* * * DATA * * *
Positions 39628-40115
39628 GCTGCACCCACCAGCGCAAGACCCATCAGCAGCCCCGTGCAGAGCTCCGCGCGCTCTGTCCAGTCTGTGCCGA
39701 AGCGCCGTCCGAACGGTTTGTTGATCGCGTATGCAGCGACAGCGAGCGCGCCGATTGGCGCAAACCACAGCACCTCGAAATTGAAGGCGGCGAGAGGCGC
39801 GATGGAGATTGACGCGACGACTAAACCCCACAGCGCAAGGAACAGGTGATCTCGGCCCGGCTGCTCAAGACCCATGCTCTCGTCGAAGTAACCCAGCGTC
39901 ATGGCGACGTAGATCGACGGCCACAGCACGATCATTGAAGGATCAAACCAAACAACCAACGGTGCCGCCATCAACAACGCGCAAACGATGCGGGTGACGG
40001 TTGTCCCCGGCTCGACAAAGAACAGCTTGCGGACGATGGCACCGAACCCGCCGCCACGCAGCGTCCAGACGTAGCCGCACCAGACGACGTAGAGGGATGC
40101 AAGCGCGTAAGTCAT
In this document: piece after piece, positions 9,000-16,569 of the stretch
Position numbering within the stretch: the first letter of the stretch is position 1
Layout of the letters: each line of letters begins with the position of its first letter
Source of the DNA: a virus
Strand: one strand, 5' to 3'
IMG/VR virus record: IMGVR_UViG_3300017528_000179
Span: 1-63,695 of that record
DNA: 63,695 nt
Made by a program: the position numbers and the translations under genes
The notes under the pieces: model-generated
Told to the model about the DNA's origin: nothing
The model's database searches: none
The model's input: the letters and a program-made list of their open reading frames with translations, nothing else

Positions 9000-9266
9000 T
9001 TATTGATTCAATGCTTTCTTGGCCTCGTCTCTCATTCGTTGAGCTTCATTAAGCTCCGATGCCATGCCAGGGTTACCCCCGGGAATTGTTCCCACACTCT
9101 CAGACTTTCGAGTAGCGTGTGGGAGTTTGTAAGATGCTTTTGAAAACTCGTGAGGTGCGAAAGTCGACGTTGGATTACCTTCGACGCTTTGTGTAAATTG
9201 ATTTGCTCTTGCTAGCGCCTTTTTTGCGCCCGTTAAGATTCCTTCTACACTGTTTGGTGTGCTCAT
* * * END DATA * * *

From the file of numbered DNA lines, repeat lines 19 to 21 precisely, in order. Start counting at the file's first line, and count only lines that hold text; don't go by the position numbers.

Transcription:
The model's database searches: none
The model's input: the letters and a program-made list of their open reading frames with translations, nothing else

Positions 9000-9266